I’ve always loved to cook and go out to eat, and I have had my fair share of part time jobs. I’ve noticed in college that we talk about restaurants all the time, and we talk about our jobs and internships all the time. Why don’t we talk about how to handle when the two meet? It’s becoming more common that companies invite candidates for lunch or coffee for an interview or to discuss the position. This may seem daunting. But, have no fear! Your guide to ace an interview over a meal is here!
Before you even worry about what you should eat, there are a few things you should get in order before interview day. Since you already know where you’ll be dining, take it upon yourself to look up the menu or stop in if you’re nervous. Feeling the location out prior can help ease a lot of the nerves caused by fearing the unknown. Also, make sure you know how long it will take you to get there and what the dress code is. These may seem small, but you’d be shocked at how much more calm you’ll be if you do some research.
The Big Day
Like any interview, arriving early is a must. You don’t want to leave anyone waiting, but you also can alleviate more of those pre-interview jitters by giving yourself time to breath. Once seated, remember all of those manner rules that you may not have thought about since your middle school days. They should just come naturally, but if your nerves are doing a number on you, remember to be your best and respectful self. In terms of the meal, use common sense. Finger foods may not be your best choice, instead opt for something you can easily pick on with a knife and fork. Keep in mind as you go through the interview, the best part about this setting is that if you get stuck on how to answer you can take a small bite of food! Make sure you don’t forget to wipe your mouth in between bites and to manage your time wisely between eating and talking.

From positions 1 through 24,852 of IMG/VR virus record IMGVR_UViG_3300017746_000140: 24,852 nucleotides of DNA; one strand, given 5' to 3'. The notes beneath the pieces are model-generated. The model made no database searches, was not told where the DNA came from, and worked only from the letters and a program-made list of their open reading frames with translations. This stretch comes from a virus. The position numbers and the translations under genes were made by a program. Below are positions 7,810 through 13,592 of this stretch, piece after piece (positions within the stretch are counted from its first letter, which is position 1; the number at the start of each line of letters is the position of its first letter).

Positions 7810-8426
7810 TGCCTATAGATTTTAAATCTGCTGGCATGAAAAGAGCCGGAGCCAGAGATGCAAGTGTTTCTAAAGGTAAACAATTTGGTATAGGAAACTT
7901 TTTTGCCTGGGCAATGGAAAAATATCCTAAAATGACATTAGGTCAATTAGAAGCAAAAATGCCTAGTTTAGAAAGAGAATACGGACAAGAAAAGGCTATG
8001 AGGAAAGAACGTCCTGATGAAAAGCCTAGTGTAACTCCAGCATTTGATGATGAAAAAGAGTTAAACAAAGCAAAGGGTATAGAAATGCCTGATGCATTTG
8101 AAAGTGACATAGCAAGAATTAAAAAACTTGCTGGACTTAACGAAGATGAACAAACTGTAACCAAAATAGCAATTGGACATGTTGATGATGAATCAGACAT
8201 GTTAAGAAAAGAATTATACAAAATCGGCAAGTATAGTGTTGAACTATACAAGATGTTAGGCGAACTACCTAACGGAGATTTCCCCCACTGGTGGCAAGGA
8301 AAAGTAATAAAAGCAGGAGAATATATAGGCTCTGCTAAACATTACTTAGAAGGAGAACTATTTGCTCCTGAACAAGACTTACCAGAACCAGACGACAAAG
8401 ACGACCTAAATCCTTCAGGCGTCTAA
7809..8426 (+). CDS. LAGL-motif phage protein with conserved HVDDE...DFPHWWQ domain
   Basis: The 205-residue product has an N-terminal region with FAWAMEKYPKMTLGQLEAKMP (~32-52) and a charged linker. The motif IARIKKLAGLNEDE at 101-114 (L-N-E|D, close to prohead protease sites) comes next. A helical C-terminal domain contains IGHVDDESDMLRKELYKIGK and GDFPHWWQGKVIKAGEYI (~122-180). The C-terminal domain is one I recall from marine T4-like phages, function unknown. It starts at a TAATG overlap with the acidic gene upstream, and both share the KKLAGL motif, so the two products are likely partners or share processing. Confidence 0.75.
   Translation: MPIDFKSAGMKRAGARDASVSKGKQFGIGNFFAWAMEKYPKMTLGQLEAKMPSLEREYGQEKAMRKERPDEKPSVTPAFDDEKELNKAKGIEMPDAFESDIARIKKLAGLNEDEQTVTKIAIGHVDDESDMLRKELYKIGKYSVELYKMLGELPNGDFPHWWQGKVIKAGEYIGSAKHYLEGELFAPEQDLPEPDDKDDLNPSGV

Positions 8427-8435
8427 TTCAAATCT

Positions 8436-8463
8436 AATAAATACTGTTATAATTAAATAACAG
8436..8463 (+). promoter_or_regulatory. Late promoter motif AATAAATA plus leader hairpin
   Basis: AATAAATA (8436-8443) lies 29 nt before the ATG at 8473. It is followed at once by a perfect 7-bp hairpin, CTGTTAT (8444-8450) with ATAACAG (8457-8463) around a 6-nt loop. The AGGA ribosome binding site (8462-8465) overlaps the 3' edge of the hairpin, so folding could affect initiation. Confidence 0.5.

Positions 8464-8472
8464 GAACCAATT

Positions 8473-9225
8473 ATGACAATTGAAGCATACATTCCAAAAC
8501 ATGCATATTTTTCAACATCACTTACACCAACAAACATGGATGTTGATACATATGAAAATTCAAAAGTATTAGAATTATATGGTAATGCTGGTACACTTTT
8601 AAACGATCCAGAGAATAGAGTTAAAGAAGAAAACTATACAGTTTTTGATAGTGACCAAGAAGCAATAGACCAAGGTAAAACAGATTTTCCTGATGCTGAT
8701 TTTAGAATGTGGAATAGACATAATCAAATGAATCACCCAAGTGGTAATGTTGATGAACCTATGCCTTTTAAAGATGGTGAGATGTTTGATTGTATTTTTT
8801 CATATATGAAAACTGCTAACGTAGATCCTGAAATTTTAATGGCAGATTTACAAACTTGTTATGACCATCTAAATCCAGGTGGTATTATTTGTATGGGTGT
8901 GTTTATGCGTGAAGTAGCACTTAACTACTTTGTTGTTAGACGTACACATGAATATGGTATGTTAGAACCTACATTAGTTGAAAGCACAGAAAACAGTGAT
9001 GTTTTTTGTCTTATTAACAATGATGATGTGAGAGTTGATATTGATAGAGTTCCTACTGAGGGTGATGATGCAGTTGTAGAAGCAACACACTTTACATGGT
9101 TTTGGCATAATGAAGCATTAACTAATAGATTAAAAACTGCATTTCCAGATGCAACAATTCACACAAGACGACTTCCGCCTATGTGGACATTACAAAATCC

Wrapping it Up (Literally)
After much research, I’ve found that taking your food to-go isn’t a good idea on an interview. Although bagging shows that you are being conscious about the cost and that you are trying to not be wasteful, your best bet is to leave the food at the restaurant. Dessert works just like the rest of your meal—follow their lead and see what they do. It’s fair to assume that if you were invited out, they will be paying for the meal. But, make sure you mention the meal in your thank you note or email. Depending on where you live and how a company feels about the environment, make sure you research the best way to thank them for the opportunity and for your meal.
If you keep your manners and goals in mind, this interview is yours for the winning! Half the battle is preparation and keeping your nerves under control. Just because your interview is not in a typical setting doesn’t mean it can’t be a great experience. Eat, breathe, and land that position!
Have you ever been interviewed over a meal? Share your experiences in the comments section!
This guest blog post was written by PRowl account associate Joei DeCarlo.